DURBAN (Reuters) – South Africa captain Hashim Amla believes England will be considerably weakened by the absence of their pace-bowling talisman Jimmy Anderson, who was ruled out of the Boxing Day test on Thursday due to a calf strain.
“Obviously Jimmy Anderson is a big bowler for them. It’s a big blow for England. He’s been one of the better bowlers in the world for a few years,” Amla told reporters, two days ahead of the series opener.
Amla also played down England’s form in their warm-up matches ahead of the four-test series, saying he was not reading anything into the tourists’ positive performances.
England’s top six batsmen have all scored in excess of 50 runs and despite completing a solid innings and 91 run win over a strong South Africa A team on Monday, Amla was not overly impressed.
“Both teams have come from losing previous tours. I think both teams are looking to start a resurgence again,” he said.
“The fact that they beat South Africa A, for me, I wouldn’t place too much emphasis on it. We know that test cricket is the ultimate and you can’t replicate the pressures of test cricket,” he added.
Amla’s primary concern is his own team, who are coming off a one-sided series defeat in India last month that raised a number of question marks over their form.
“In international cricket there is always somebody under pressure so it’s not a new thing that we are suddenly under pressure, it’s just how it is in international cricket.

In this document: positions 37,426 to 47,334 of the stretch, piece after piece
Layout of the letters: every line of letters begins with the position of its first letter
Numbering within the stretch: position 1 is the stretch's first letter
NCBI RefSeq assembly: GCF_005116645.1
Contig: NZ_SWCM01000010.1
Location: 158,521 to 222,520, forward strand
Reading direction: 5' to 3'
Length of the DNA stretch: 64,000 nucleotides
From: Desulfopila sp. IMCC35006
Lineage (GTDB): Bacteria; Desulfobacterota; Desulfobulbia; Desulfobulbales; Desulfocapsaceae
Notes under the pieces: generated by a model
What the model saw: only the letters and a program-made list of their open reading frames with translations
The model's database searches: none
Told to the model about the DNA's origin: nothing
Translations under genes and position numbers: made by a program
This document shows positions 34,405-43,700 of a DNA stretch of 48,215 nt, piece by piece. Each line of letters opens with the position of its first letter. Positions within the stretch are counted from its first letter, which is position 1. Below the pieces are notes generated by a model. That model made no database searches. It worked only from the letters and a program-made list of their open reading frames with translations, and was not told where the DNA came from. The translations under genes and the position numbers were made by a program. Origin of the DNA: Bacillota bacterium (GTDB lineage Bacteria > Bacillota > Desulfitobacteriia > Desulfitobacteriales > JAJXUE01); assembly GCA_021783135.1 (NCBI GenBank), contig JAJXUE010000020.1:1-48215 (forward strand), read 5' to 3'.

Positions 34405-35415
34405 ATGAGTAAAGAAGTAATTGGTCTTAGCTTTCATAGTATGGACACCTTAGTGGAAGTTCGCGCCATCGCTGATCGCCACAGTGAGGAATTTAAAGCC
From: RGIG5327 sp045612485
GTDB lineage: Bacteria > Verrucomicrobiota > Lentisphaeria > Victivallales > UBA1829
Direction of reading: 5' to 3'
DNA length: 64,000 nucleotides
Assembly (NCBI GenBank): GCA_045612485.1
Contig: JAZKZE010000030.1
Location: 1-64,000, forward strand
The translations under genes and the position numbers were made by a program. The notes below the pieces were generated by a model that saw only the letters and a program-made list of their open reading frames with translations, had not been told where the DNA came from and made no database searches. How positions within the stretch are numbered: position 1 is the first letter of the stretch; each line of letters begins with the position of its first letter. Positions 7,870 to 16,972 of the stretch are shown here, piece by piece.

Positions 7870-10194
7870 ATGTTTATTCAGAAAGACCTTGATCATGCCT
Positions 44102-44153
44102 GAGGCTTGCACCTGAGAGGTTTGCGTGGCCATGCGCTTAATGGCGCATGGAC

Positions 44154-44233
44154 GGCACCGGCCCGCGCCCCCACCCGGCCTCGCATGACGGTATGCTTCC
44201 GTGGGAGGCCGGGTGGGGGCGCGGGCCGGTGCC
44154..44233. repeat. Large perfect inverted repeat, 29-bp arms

“Every game has a lot of consequences to it. At the start of this test series, all it takes is one good batting day to start a resurgence for our test team. The guys are used to it and are able to handle the pressure,” Amla said.
South Africa have yet to deicide whether to field a four-man attack with two part-time spin options or choose a specialist spinner for what is expected to be a bouncy surface.
Amla said he preferred to pick a spinner but the decision was still to be made.
“If the wicket looks like it is going to turn then I think playing a spinner comes into play. I think it gives you good balance, especially in the last innings when there is a bit of turn and it also gives the seam bowlers a bit of rest,” he said.
“It seems to have turned a bit here the last few times we have played here towards the latter part of the game, so there is always merit in playing a spinner.”
(Reporting by Mark Gleeson; Editing by John O’Brien)